“What a surprise to wake up one morning and realize I’ll never see the sun again,” sighed Mark Hahn.
Hahn said the addition of a three-story, 14,000-square-foot pole barn to the Niowave Inc. facilities on the northwest corner of Seymour Avenue and West Kilborn Street has completely blocked out sunshine to his adjacent home to the north of 17 years. A fence, a few trees and about 10 feet of space separate his property from the new expansion.
Niowave decided on the $10 million addition to its Walnut Street headquarters this year when executives realized they would need more room for research and development, said Jerry Hollister, Niowave’s chief operating officer.
The company, formed in 2006, specializes in manufacturing and testing particle accelerators, devices that move electrons nearly at the speed of light that can be used in lasers and X-ray technology for the military and medical fields.
On Tuesday afternoon, Hahn wandered into the facility dedication ceremony looking to speak with the bigwigs in attendance, including Democratic Sens. Debbie Stabenow and Carl Levin. After speaking with Stabenow and former Lansing Mayor David Hollister (Jerry’s father), Hahn said he came to a stark realization.
“One part of me says I wish them success and progress,” he said. “And on the other hand, when I spoke with them, I realized this wouldn’t happen outside their kitchen window.”
The vastness of the structure and the speed at which it was built caught Hahn and others in the neighborhood by surprise. They say they had no input on the decision.
Mary Elaine Kiener lives in a 100-year-old home three houses away from the new building. Kiener learned last April from Niowave’s finance manager that the addition would be “basically a shed”.
“I watched it go up in horror and then I realized, ‘Oh my God. This is ugly,” Kiener said. “That’s no simple shed. It’s more like an airplane hangar. It’s taller than my three-story house!”
Still more neighbors are ticked off.
“It’s a monstrosity right in the midst of our neighborhood,” said Dale Schrader, who lives less than a block away from the addition. “I’m shocked that (the city) would allow that in the neighborhood. It belongs out at an airport industrial park or a dairy farm, not in the middle of century-old homes right across from a church. It’s completely out of place.”
Schrader spearheaded the recent renovation of an old filling station on West Grand River Avenue just west of Old Town.
Jerry Hollister said he has not received any complaints about the structure and that they worked closely with the city Planning Office during the process.
Bob Johnson, director of planning and neighborhood development, said he worked with Niowave to assure aspects like height, building usage and distance from the street were up to code. Other than that, aesthetics are out of the city’s hands. The property is zoned professional office district, but Niowave received a special land use permit in 2006 because the nature of the company’s work fits within “experimental research.”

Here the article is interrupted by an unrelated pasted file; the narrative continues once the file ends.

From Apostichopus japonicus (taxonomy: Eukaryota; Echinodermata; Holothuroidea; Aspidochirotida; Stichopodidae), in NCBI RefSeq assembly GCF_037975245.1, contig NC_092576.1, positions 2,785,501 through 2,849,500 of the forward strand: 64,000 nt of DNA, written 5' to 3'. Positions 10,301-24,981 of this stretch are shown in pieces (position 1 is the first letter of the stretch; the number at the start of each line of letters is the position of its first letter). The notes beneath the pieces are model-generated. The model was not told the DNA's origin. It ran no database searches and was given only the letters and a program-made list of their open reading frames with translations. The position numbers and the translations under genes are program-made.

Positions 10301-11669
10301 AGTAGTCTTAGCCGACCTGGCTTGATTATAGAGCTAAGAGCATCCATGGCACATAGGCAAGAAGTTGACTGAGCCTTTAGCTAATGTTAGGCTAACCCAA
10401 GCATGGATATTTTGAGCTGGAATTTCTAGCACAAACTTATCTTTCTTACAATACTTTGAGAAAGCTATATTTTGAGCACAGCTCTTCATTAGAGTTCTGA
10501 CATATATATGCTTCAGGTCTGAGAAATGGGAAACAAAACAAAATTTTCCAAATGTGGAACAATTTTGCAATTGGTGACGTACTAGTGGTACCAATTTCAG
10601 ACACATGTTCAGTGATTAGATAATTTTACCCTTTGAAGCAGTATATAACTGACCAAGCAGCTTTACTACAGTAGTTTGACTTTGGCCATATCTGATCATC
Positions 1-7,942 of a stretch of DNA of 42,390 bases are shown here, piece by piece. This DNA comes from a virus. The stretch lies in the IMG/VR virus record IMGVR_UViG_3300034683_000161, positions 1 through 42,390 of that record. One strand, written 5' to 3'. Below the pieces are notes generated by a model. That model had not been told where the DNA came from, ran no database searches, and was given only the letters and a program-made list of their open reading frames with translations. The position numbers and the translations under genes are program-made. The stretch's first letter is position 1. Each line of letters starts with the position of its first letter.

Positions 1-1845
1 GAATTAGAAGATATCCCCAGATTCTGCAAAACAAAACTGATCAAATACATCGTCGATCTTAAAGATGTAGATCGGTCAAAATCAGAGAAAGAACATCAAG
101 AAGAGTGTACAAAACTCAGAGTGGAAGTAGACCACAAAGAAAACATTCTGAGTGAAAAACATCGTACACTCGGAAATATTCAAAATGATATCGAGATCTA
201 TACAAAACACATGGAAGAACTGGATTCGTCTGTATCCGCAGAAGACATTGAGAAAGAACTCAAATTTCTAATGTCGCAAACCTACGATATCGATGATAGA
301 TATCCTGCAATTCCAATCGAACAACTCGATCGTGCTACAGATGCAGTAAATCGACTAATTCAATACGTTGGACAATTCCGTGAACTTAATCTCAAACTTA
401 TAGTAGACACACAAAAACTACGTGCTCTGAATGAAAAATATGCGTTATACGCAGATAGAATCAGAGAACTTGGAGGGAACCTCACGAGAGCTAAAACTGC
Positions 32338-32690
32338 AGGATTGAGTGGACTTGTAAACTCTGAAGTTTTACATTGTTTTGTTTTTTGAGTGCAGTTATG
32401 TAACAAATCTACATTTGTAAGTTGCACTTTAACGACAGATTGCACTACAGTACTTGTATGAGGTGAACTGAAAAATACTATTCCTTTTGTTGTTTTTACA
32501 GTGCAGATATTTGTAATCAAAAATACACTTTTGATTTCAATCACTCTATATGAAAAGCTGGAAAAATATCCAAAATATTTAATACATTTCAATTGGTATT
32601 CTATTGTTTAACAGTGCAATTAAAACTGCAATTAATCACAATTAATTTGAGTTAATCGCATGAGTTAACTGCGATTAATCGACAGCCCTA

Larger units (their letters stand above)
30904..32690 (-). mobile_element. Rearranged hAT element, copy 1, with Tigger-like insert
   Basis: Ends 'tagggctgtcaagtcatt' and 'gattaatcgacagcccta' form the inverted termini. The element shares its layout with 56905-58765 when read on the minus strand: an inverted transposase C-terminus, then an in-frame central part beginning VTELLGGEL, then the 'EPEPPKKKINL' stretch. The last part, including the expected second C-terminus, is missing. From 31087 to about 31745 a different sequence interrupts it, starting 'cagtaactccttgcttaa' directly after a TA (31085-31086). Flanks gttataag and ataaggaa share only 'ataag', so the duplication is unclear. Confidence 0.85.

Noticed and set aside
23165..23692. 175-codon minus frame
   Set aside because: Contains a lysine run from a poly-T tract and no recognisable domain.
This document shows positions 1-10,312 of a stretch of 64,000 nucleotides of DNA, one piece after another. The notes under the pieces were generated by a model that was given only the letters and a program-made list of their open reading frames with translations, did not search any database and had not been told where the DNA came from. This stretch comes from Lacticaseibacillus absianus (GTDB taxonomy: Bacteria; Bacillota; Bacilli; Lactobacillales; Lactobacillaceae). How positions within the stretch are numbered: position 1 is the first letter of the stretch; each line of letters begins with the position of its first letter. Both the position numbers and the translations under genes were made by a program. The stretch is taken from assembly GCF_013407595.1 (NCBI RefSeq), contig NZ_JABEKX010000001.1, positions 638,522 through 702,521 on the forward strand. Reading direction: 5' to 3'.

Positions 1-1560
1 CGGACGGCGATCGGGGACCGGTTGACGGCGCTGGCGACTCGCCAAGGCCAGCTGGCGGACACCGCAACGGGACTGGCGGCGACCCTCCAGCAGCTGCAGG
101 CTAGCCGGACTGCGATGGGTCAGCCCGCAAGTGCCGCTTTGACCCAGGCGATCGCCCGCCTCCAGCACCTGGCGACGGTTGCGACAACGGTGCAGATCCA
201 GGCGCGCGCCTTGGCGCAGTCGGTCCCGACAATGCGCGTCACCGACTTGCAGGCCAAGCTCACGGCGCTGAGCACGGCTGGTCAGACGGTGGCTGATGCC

Jerry Hollister said Niowave has a vested interest in the neighborhood. That’s why they bought and rehabbed a dozen houses as rentals. He said Monday night that the company “absolutely wants to continue a dialog” with neighbors about the building, once it hears all of the concerns. And until now, the company has been fairly inconspicuous because it retained the architecture of the former Walnut Street school that serves as its headquarters.
“If they have a vested interest in the neighborhood looking good, why did they put an industrial building in the middle of a family neighborhood?” asked Rina Risper, president of the Walnut Neighborhood Association.
At the Tuesday dedication ceremony, the words “innovation” and “partnership” were thrown around as Niowave and government officials touted the success and expansion of the company. The words came with a sense of irony.
Risper was in attendance and said that there was nothing innovative about how the cavernous structure looks and there were no partnerships forged to get input from the surrounding residents.
“I feel betrayed,” Kiener said while sitting on her porch. “This was not a neighborly decision.”
As part of the expansion, Niowave is promising 15 to 25 jobs and is asking for a personal property tax exemption from the city that would waive more than $230,000 in taxes over the next six years. A public hearing is scheduled for July 23. A similar tax abatement was given in 2006 that is set to expire this year, along with an incentive that freezes property taxes when it was bought and expires in six years.
“I will never see the sun again and they get a tax abatement for it,” Hahn said. “The neighbors should also get an abatement to make up the loss of property value.”
As for the City Council, there isn’t much that can be done. City Attorney Brig Smith said certain conditions for a tax incentive — such as appearance or landscaping — can’t be set by the city. At-Large Councilwoman Carol Wood said the Council doesn’t have “any leverage other than asking,” but agreed: “I think that it looks hideous. It is what it is: It looks like a pole barn that belongs in some industrial park.”
Councilwoman Jessica Yorko, who represents the 4th Ward where Niowave is headquartered, suggested such development appears to be a trend. She compared it to Lansing Community College’s announcement — with little community input — to demolish three 100-year-old houses on Saginaw Street to build a park.
“First LCC, now Niowave. When you live in an urban setting, people want to know big things like tearing down houses. It’s just a neighborly thing to do,” she said. “It has to be done out of goodwill. It’s just a value that is lacking with some of our larger locations.”